Kat L'Estrange The Augusta Free Press 27 April 2005
It's been shown that electronic-voting machines favor Republicans (especially apparent in the last presidential election and the California recall in 2003). UniLect machines have just been discovered to spit out different results depending on how they're programmed. Leave it to the CEO of UniLect to make that clear to elections officials in Pennsylvania.
State consultants were "confused," he said. Evidently when these analysts decertified the machines (computers), they didn't have the correct software to program them to count all the votes as required to pass the inspection, but the CEO did!
If one party (with the support of e-voting corporations) wants their side to win, the voting computers will be programmed to count more votes (read some, ignore others) for the candidate of choice. What a creative way to hold onto power. At first glance, all may appear to be going well for voters given the opportunity to cast their votes on computers, not to mention the ease it creates for county elections officials, too! They don't have to count votes, or even maintain voter-registration lists - let the private voting companies do it, and with only minimal public oversight, at best.
Trouble is, eventually it's going to become apparent to people that our leaders, supposedly elected by majority, in Congress and in the White House have very unpopular positions and policies; yet they continue to win elections. Used to be unpopular leaders were voted out of office; imagine not being able to do that anymore? Do we continue to trust these leaders, that we're not sure we elected, or do we trust the people? How valuable is a representative government or the U.S. Constitution, for that matter? Forget about the U.N. Would hiring a board of directors and CEO make more sense, as all that's going on is a massive giveaway of the public trust and treasury to private corporations for profit anyway?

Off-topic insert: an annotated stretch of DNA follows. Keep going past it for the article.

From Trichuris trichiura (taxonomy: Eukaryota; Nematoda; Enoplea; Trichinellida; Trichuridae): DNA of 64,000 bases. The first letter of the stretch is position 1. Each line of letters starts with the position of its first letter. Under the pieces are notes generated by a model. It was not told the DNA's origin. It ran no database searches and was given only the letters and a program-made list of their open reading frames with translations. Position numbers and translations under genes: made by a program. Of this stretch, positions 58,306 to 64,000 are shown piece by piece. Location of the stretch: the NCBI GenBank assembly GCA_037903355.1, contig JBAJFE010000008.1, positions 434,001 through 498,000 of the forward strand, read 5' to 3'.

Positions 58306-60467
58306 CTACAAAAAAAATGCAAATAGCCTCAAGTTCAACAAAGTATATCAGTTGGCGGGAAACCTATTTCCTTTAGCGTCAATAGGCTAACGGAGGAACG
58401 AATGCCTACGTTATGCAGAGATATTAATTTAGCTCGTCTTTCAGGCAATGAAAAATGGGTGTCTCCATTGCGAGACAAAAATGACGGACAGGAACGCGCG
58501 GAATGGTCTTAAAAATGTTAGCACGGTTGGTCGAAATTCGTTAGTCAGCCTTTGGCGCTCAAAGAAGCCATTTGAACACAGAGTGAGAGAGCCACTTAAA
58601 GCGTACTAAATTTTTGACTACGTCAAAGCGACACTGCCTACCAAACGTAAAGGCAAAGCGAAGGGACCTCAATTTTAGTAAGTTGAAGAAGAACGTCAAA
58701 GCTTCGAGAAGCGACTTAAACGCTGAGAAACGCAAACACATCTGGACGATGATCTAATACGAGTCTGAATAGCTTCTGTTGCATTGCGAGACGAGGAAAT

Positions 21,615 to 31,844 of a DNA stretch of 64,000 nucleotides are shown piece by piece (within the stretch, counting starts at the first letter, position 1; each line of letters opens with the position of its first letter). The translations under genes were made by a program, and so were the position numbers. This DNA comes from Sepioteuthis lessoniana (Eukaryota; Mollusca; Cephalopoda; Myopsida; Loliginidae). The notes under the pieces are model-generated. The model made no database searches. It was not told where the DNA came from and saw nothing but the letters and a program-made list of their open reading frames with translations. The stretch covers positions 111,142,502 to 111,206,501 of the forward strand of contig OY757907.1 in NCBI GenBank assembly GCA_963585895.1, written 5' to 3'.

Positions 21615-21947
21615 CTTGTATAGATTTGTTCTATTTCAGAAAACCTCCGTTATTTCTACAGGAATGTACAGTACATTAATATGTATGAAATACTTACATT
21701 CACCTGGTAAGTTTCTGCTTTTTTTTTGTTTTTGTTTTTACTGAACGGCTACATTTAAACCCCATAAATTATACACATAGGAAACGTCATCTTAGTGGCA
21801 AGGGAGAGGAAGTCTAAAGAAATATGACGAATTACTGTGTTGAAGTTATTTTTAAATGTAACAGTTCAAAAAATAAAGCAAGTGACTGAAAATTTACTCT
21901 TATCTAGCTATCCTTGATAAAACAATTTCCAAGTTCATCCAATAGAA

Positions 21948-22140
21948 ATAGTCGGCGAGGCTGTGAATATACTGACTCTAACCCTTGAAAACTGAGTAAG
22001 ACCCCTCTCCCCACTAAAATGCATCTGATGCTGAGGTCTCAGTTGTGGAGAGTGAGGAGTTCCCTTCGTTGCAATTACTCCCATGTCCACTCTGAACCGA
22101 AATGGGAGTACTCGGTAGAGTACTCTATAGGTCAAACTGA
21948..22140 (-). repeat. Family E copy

Democracy requires our immediate attention and for citizens to take a stand for fair and honorable elections. Please help stop the privatization of our public voting system. Take a stand against electronic-voting machines (computers) owned and operated by private partisan corporations.
Our right to vote and to have our votes counted as intended is worth the extra effort.